Winding down your speech at your live event is an exciting time. You’ve been anticipating this glorious moment of your presentation. Here’s your chance to sell your deal to your audience — the same audience who came to see YOU and listen to what you have to say. Now you can finally turn these leads into paying customers and grow your business!
Here’s the thing, though. The deal portion of a presentation is where many speakers fall apart. Instead of knocking the deal out of the park, presenters offer their deal in a very unappealing way. I’ve seen so many presenters scratch their heads, wondering what happened. Why didn’t their audience catch their vision?
Because they crafted their live event deal wrong.
Typically, when you begin something, you start at the top. In the case of a live event, presenters usually craft their offer by writing, from the top, what their live event deal’s going to be, as if they were delivering from the stage.
They calculate what to say and in what order. They figure out how they’ll say what the audience will get and for what price. I’m here to tell you this is the absolute wrong place to start. Don’t do this. Starting with finesse is the wrong way to craft your event deal.
Why finesse can’t come first
Playing with wording, or finesse, can be a fun part of preparing for your presentation. But finessing is the worst place to start when crafting your live event deal. You can’t articulate a powerful offer until you’ve done the strategic work to get clear on the facts.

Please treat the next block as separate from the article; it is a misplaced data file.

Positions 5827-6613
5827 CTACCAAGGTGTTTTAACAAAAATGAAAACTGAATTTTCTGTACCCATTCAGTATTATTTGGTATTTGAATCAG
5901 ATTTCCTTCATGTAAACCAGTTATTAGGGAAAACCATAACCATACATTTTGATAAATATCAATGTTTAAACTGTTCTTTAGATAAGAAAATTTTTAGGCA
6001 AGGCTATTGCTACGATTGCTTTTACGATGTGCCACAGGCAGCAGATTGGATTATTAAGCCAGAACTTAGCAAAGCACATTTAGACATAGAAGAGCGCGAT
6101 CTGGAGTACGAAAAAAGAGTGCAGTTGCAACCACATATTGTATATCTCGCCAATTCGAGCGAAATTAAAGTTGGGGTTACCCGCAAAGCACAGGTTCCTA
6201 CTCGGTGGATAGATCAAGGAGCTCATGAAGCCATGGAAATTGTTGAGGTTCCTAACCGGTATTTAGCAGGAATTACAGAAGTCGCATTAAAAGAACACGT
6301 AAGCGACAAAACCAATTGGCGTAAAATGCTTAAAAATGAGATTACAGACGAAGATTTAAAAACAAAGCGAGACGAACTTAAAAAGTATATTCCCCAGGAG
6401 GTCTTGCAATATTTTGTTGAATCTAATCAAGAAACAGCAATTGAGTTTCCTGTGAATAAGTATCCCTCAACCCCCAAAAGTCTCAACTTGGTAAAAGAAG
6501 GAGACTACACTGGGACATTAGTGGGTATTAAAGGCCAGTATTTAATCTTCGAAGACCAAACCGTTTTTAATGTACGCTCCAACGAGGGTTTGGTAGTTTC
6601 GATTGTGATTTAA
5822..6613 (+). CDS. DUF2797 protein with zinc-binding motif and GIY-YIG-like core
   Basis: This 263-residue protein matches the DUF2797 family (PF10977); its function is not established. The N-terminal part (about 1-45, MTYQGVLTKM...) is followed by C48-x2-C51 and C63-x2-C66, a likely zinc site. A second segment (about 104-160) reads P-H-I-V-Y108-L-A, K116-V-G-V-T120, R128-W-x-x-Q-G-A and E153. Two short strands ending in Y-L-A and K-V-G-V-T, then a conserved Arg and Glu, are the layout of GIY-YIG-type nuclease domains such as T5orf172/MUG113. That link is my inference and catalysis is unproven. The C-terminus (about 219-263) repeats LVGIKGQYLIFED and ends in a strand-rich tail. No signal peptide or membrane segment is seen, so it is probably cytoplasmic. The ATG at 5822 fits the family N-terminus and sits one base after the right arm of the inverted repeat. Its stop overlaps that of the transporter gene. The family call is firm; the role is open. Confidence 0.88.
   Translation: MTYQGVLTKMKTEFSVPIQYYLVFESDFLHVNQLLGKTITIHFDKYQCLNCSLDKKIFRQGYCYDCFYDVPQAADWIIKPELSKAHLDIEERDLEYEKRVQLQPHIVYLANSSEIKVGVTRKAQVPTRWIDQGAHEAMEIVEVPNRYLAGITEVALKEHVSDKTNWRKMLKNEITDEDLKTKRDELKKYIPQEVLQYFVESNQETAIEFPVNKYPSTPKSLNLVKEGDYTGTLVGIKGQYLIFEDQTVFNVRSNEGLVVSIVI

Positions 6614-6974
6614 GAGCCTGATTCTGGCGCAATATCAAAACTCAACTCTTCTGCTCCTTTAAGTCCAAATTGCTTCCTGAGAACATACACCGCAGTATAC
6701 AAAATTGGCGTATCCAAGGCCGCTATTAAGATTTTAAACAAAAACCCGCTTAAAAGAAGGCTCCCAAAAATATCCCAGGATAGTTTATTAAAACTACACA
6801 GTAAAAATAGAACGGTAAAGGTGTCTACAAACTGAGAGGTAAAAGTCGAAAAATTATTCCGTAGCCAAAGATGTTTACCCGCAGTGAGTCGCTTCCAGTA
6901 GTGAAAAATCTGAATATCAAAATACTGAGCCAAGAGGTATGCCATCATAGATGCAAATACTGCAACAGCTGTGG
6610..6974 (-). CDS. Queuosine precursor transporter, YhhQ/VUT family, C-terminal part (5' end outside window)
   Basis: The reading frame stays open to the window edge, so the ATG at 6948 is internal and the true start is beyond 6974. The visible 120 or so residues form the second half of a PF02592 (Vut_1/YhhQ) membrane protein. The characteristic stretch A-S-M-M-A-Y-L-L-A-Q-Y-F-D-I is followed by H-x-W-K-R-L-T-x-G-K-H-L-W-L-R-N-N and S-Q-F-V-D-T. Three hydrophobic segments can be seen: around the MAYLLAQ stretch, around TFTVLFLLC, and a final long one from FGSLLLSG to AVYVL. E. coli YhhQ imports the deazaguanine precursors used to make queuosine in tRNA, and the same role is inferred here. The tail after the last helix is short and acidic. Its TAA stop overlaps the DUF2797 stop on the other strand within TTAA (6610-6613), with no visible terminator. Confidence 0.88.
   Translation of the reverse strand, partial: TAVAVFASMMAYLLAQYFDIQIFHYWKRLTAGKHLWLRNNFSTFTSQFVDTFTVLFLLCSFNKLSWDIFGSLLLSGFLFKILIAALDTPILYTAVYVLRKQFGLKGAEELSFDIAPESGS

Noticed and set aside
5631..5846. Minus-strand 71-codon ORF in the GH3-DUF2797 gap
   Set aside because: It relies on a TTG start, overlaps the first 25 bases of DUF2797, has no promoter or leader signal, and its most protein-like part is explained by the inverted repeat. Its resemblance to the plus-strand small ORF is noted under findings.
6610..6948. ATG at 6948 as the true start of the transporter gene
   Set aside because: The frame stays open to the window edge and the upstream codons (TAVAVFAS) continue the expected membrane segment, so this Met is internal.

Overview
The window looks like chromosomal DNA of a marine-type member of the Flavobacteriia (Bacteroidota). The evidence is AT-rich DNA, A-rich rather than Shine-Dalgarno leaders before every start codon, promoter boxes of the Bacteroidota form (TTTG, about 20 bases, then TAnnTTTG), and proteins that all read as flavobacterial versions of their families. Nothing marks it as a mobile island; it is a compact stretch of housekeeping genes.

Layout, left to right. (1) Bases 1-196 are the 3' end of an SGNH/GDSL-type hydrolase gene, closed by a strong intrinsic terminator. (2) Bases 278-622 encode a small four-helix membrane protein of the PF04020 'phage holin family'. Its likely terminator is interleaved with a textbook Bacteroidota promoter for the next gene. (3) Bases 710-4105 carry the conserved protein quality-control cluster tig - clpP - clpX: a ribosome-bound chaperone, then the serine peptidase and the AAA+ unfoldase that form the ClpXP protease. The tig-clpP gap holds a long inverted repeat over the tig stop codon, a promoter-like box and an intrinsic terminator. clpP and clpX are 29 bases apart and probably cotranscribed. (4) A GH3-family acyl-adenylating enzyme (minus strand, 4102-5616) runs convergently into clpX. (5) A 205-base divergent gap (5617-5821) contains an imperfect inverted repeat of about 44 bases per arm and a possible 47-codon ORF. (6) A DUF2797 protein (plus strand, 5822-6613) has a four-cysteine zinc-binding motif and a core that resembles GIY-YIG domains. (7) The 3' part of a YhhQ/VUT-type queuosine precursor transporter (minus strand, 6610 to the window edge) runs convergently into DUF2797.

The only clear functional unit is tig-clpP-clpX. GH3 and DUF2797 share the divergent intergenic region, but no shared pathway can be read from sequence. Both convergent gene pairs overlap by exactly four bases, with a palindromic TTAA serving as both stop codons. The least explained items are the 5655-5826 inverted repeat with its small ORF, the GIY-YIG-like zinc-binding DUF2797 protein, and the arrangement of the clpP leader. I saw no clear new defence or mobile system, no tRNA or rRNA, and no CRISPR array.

Facts first, finesse second. Always.
Before you can finesse, you have to decide what you’ll offer your audience and for how much money. You must be thorough about this. Get crystal clear on the concrete nuts and bolts of the transaction. Answer these questions:
- What will your audience get in exchange for their hard-earned dollars?
- What package of programs, products and services can they obtain, and for how much?
Taking time to put together an effective deal ensures you make whatever you’re offering as irresistible as possible to your ideal clients. Unfortunately, so many presenters don’t take enough time figuring out the facts. They breeze through this step way too quickly.
So slow down, and craft your offer intentionally.
Missing the primary problem means missed opportunities
People will listen to you speak because you’re helping them solve a problem. But through the course of the presentation — if you’ve presented right — your audience should come to realize this problem of theirs isn’t the main problem. What they came to have solved by you is just a symptom!
Extra weight, lack of money, lack of love, too much clutter or whatever else they may struggle with are just symptoms. Your job is to help them realize what they think is their problem is not the root cause of their pain. And that you can help them identify the actual issue.
Don’t miss addressing this primary problem.